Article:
Pros: Information every American should know.
Cons: Information most Americans don't know.
Conspiracy theorists have a vast and expansive spectrum of thoughts on FEMA / Federal Emergency Management Agency, the Patriot Act, InfraGuard information contracting, ENDGAME, emergency preparedness and Homeland Security contracts. Fusion centers are government funded non-agency regulated or monitored information harvesters that pool data from Federal, State and local agencies. The information is used to protect the United States from acts of terrorism but in recent years the entire collective sphere has come under extreme controversy because of harvesting techniques, the information that is being accessed and how the information is being used. There have also been accusations that some sensitive information has been sold or used as a bartering tool with other countries. The ideology of a fusion center seems like it would be a complete win-win situation for everyone involved but because it is unmonitored and operates by its own rules it has the potential to turn in to a beast running wild with no way to control it.
I was able to get a hold of a copy of the book from a friend that is a conspiracy theorist; if you have never met someone who has strict beliefs about conspiracies and world events then you have no clue how paranoid they can be. Just getting the book off of him was a chore; when I handed it back to him he leafed through it and put it inside a foil lined freezer bag similar to the ones that you can buy for a dollar at the grocery store to keep your frozen foods cold when you leave the store. Ok, so, he is a little odd and definitely strange but he makes some interesting points about fusion centers, FEMA involvement with advanced disaster planning and exercises that have been created to test the current system and the true dangers of having so much power and information in the hands of the government. Spend enough time around people like this and chances are you are going to get sucked in to believing just about any thing. Media can be extremely persuasive regardless of who is in the spotlight. You need to do your own research and draw your own conclusions. If given enough time and money I could convince you that the sun is blue and smoking is good for you.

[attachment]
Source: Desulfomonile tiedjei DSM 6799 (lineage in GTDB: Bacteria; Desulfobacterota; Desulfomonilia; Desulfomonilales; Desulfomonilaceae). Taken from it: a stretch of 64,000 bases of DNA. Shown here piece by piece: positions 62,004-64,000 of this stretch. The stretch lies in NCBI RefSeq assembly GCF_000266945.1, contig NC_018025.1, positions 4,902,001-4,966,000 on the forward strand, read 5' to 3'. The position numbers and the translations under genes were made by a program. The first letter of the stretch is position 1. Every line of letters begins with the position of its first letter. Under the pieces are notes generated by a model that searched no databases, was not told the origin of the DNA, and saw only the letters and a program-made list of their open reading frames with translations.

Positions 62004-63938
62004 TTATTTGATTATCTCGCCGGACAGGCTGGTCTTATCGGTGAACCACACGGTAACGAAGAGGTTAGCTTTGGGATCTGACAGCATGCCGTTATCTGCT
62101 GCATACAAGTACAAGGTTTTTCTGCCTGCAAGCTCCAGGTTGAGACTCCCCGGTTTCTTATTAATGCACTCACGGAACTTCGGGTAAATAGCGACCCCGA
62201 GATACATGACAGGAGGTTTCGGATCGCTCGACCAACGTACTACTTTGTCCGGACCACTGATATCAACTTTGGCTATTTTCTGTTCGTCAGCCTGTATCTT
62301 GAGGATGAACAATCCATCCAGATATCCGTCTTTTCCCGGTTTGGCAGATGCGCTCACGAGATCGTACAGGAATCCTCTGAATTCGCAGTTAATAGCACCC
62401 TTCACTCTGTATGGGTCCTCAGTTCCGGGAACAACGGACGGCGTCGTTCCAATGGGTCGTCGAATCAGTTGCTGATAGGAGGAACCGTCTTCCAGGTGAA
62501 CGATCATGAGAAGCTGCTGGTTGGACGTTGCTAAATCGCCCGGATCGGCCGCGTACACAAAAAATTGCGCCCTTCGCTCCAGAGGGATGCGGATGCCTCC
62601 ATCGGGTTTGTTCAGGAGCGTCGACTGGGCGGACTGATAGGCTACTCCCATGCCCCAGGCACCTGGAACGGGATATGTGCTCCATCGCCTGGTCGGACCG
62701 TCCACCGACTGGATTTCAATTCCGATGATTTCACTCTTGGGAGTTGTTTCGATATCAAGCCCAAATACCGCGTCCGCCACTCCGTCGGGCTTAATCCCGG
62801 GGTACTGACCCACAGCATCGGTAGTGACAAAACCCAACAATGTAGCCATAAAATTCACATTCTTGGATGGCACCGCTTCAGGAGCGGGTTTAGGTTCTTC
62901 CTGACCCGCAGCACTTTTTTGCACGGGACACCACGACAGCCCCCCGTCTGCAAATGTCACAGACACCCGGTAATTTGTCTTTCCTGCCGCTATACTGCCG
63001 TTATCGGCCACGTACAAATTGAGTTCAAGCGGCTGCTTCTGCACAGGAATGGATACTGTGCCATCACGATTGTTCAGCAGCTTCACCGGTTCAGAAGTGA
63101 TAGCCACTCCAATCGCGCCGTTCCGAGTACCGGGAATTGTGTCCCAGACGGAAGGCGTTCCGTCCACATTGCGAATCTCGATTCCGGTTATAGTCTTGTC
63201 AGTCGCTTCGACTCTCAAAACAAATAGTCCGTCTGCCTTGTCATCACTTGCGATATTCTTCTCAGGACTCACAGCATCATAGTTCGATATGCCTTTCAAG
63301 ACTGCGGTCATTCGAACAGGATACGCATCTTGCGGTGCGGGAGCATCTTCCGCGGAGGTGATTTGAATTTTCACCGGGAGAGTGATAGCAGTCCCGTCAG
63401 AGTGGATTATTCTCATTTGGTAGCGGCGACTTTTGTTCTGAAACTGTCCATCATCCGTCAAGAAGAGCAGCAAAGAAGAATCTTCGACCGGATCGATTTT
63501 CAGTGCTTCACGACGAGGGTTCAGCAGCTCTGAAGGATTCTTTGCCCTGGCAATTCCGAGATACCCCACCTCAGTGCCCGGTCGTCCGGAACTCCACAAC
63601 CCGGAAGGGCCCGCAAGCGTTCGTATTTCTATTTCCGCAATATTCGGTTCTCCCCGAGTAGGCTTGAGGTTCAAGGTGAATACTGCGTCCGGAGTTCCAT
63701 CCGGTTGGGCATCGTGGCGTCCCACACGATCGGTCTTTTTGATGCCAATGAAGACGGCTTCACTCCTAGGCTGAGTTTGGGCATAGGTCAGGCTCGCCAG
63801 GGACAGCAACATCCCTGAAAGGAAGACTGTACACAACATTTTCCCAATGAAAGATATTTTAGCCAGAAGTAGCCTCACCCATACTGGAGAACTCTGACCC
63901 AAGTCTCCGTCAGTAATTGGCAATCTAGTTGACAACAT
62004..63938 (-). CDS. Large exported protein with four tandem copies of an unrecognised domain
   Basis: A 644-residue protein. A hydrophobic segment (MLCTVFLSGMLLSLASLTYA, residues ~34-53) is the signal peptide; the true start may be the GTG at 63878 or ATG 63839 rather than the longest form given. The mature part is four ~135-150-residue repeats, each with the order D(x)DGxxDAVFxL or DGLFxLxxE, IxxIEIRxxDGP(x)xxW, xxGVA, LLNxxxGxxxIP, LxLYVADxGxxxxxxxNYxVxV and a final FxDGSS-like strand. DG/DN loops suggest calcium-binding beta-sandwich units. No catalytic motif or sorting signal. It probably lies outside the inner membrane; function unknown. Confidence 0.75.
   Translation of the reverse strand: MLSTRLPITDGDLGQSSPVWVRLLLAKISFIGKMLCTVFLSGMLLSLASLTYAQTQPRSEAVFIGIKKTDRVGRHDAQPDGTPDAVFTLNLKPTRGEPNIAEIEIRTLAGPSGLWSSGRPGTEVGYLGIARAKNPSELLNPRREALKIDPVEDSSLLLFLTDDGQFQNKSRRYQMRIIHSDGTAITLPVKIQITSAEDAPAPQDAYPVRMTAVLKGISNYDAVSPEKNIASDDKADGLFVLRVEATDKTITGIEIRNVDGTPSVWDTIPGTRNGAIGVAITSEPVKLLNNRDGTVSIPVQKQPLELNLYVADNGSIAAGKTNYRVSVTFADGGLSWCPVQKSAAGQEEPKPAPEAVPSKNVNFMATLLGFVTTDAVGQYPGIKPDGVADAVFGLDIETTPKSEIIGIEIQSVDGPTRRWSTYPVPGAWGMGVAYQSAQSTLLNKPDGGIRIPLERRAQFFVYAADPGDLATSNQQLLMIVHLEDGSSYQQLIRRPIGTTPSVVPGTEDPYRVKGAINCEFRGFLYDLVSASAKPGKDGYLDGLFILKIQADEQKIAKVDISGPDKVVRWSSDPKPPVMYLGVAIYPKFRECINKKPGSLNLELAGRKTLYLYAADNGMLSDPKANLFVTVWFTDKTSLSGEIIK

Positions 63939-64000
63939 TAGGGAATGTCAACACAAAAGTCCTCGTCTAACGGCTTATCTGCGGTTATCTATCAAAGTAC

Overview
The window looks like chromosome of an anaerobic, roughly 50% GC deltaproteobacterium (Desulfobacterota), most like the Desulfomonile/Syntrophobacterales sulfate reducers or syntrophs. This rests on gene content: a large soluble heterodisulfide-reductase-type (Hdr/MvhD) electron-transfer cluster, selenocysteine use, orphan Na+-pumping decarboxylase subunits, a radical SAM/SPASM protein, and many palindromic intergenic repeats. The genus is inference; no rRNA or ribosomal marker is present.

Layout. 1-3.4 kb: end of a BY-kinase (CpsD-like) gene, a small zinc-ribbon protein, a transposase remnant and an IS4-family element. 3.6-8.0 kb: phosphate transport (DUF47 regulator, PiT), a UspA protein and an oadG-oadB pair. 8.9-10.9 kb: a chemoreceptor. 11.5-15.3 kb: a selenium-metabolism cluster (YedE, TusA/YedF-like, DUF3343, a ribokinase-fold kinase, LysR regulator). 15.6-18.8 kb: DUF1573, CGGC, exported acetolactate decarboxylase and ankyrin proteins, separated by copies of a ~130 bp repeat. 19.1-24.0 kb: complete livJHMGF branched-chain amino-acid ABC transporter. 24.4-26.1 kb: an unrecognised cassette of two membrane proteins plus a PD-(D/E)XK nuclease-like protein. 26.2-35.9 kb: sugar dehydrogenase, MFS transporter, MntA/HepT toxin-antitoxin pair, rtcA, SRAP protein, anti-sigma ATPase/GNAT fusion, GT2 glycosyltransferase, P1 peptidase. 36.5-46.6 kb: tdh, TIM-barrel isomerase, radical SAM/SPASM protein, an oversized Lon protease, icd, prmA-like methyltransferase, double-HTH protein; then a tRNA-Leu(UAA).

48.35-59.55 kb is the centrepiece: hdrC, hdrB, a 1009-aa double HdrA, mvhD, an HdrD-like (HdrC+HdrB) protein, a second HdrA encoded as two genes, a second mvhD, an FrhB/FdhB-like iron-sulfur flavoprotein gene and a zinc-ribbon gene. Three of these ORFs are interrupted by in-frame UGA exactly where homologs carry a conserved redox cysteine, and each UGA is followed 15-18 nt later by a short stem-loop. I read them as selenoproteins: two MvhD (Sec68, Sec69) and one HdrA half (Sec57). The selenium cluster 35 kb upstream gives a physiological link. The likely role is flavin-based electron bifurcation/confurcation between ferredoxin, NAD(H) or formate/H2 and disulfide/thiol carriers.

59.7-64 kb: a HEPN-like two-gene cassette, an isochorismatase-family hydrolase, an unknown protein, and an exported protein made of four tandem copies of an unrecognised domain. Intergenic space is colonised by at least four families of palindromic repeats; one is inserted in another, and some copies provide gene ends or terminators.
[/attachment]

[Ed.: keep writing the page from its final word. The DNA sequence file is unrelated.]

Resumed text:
Information and Intelligence [Including Terrorism] Fusion Centers is an extremely clean, clear and concise book about the benefits of fusion centers, federal funding, planned centers, the role of the private sector in the acquisition of information, contracting outside agents to provide information, potential risks of the centers and the how to possibly overcome community challenges to having a fusion center in an area. Currently there are 83 fusion centers in the United States, 83 that are known, there could be others that are super centers that are not available through Freedom of Information Act. Centers are present in every state except Idaho however locations in Nevada, Michigan, Mississippi and Arkansas are still under construction or are in their final phase of execution. I live in Pennsylvania and there are two known locations; Middle Atlantic-Great Lakes Organized Crime Enforcement Network in Newtown and the Pennsylvania Criminal Intelligence Center in Harrisburg. Currently Texas has six facilities in areas like McKinney, Houston, San Antonio and Austin. About a third of the centers were established in existing building where federal offices were already present, the rest were newly constructed locations.